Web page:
Bitcoin could hit $50,000 in March spurred by Ukraine crisis, says deVere Group CEO

Nigel Green, founder and CEO of global financial consultancy deVere Group, has predicted that the price of Bitcoin (BTC) will hit $50,000 by the end of this month, amid the war in Ukraine and rising institutional investment.

“Developments of the last few days [Russia-Ukraine crisis] shone a spotlight on key features of Bitcoin, including borderless, permissionless, censorship-resistant, and unbeatable,” Green said in a March 1 statement.

“These inherent qualities have tremendous—and growing—value. Because of this, Bitcoin is now the 14th most valuable currency in the world. I expect it will continue to jump up the rankings in the coming months.”

Devere Group is an independent financial advisory firm with offices around the world. Headquartered in Dubai, United Arab Emirates, the company has over $10 billion in assets under management.

Green was speaking as BTC price surged 16%, or $6,000, to over $44,000 on March 1, its biggest daily rise since February 2021. Bitcoin fell 9% to $34,700 after Russia attacked Ukraine on February 24 had attacked.

BTC has seen wild swings since hitting an all-time high of $69,000 on Nov. 10, as panicked investors exited the market amid uncertainty over cryptocurrency regulation and the global economic outlook.

At press time, the top crypto asset is slightly down to $43,450, down 1% on the day.

Crisis in Europe, institutional imposition to promote growth

According to Nigel Green, “there is no reason why this price momentum should slow down”. With that in mind, he expects “Bitcoin to hit $50,000 by the end of this month.”

The deVere CEO and founder believes geopolitical tensions and institutional investment will be key drivers in sustaining the price surge.

“The situation between Ukraine and Russia has caused significant financial upheaval, and individuals, companies and even government agencies – not just in the region but globally – are looking for alternatives to traditional systems,” Green explained, adding:

“While banks are closing, ATMs are out of money, threats that personal savings will be used to pay for wars, and the major international payment system SWIFT, among other arguments, has been exposed as an argument for a viable, decentralized, borderless, tamper-proof, non-confiscable monetary system.”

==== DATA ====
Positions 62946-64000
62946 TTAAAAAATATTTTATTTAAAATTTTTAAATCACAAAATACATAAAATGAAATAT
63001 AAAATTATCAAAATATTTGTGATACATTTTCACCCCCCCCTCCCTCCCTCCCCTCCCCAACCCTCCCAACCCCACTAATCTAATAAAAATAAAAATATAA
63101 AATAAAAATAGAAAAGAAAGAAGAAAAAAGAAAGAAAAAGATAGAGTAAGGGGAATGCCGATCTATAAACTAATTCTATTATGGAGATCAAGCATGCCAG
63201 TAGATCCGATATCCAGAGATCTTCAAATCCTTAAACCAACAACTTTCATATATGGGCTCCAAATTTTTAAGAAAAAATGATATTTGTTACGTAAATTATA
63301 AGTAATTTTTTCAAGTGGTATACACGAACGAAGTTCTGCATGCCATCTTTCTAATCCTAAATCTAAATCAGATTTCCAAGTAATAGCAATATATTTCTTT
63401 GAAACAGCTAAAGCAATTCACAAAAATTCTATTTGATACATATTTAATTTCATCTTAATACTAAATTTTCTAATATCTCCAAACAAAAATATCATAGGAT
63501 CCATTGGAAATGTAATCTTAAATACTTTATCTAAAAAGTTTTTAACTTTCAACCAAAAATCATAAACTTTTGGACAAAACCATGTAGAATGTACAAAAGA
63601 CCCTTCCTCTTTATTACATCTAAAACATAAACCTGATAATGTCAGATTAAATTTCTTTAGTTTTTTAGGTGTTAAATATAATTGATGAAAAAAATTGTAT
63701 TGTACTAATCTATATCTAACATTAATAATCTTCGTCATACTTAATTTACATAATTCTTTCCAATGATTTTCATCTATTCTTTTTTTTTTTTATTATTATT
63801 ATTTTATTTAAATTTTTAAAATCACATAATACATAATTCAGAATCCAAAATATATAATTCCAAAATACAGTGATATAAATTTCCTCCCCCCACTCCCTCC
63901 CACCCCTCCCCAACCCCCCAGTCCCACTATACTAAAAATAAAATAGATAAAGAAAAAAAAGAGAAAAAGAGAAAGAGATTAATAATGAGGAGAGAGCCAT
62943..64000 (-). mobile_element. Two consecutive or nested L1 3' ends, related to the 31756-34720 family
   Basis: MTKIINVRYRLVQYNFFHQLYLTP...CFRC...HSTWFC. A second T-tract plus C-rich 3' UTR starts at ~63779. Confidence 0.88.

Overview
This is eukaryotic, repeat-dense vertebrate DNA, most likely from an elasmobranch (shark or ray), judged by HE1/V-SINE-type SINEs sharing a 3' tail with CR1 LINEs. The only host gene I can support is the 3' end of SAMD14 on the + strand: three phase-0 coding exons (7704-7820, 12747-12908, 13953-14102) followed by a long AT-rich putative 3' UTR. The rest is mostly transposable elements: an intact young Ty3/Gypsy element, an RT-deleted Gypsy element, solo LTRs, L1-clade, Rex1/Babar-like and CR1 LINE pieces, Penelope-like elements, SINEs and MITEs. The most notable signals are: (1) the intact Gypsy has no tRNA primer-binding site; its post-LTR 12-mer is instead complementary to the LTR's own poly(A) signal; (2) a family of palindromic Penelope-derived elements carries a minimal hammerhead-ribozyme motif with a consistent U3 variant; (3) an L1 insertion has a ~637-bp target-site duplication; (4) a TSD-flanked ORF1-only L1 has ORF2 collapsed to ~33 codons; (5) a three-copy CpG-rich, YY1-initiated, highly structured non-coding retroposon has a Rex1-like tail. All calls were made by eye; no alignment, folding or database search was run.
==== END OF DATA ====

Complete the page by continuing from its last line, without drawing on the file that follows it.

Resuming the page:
Green warned that the U.S. dollar’s status as a global reserve currency is “under threat,” and predicted a situation where all of these factors will conspire to drive investors toward increased exposure to digital assets, particularly Bitcoin.

Institutional investors are prepared to drive this change, he says.

“Of course, the appeal of global digital currencies in our increasingly technology-driven world has not gone unnoticed by institutional investors, which include credit unions, banks, large funds such as mutual or hedge funds, venture capital funds, insurance companies, and pension funds,” Green said.

“As more institutional investors take control of the sector, credibility increases, trading volume increases and volatility decreases — all good news for everyday investors,” he added.

“War is good for Bitcoin”

Green may not be the only one who thinks war could be good for Bitcoin. Crypto analyst Jack Niewold on Feb. 25 touted Russia’s invasion of Ukraine as a buying opportunity for long-term crypto investors.

“Shots fired have historically signaled a market bottom,” he argued. Niewold said the war could result in central banks printing more money, with economic sanctions prompting nation states to adopt BTC.


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TaraSubramaniam is a Interreviewed U.S. News Reporter based in London. His focus is on U.S. politics and the environment. He has covered climate change extensively, as well as healthcare and crime. TaraSubramaniam joined Interreviewed in 2023 from the Daily Express and previously worked for Chemist and Druggist and the Jewish Chronicle. He is a graduate of Cambridge University. Languages: English. You can get in touch with me by emailing:

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